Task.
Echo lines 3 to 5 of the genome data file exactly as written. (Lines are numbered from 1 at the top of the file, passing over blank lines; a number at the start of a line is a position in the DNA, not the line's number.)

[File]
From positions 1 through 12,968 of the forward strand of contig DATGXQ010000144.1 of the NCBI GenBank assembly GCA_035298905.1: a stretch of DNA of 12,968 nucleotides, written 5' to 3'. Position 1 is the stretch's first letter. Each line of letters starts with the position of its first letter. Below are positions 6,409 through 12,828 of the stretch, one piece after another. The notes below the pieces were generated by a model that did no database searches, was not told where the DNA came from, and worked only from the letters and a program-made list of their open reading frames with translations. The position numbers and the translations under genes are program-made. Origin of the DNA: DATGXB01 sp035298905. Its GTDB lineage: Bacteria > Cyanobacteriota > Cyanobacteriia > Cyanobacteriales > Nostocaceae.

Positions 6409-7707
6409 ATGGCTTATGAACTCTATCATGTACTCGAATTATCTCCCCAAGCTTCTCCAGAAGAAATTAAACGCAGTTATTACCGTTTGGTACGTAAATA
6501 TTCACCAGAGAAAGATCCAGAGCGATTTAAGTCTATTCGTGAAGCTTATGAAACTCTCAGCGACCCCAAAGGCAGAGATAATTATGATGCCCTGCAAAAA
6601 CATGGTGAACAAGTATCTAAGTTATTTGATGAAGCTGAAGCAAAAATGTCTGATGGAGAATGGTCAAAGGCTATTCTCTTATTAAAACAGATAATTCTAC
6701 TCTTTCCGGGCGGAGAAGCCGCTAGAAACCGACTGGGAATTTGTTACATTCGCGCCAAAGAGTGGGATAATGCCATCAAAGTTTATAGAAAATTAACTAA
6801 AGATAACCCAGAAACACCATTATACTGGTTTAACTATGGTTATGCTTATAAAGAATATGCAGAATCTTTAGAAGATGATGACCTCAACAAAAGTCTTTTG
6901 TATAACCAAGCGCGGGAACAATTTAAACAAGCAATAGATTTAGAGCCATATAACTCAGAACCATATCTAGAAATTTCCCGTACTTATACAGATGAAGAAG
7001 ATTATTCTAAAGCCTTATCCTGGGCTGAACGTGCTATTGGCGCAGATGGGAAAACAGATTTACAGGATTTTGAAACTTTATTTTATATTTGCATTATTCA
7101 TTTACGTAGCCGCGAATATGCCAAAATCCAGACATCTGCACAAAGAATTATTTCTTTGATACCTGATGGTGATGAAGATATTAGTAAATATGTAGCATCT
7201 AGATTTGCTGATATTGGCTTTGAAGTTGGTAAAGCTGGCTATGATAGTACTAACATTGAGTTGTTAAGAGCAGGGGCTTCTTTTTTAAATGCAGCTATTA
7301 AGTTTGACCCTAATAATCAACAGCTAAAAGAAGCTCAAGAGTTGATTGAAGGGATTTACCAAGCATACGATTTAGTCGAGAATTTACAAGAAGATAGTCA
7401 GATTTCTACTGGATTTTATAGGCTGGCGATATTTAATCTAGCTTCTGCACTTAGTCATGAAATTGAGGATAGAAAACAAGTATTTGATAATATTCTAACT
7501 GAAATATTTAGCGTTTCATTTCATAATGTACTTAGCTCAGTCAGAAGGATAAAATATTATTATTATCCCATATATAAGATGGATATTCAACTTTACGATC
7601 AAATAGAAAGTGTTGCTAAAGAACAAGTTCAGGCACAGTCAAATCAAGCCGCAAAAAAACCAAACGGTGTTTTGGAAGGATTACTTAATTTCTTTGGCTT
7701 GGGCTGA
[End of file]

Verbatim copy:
6409 ATGGCTTATGAACTCTATCATGTACTCGAATTATCTCCCCAAGCTTCTCCAGAAGAAATTAAACGCAGTTATTACCGTTTGGTACGTAAATA
6501 TTCACCAGAGAAAGATCCAGAGCGATTTAAGTCTATTCGTGAAGCTTATGAAACTCTCAGCGACCCCAAAGGCAGAGATAATTATGATGCCCTGCAAAAA
6601 CATGGTGAACAAGTATCTAAGTTATTTGATGAAGCTGAAGCAAAAATGTCTGATGGAGAATGGTCAAAGGCTATTCTCTTATTAAAACAGATAATTCTAC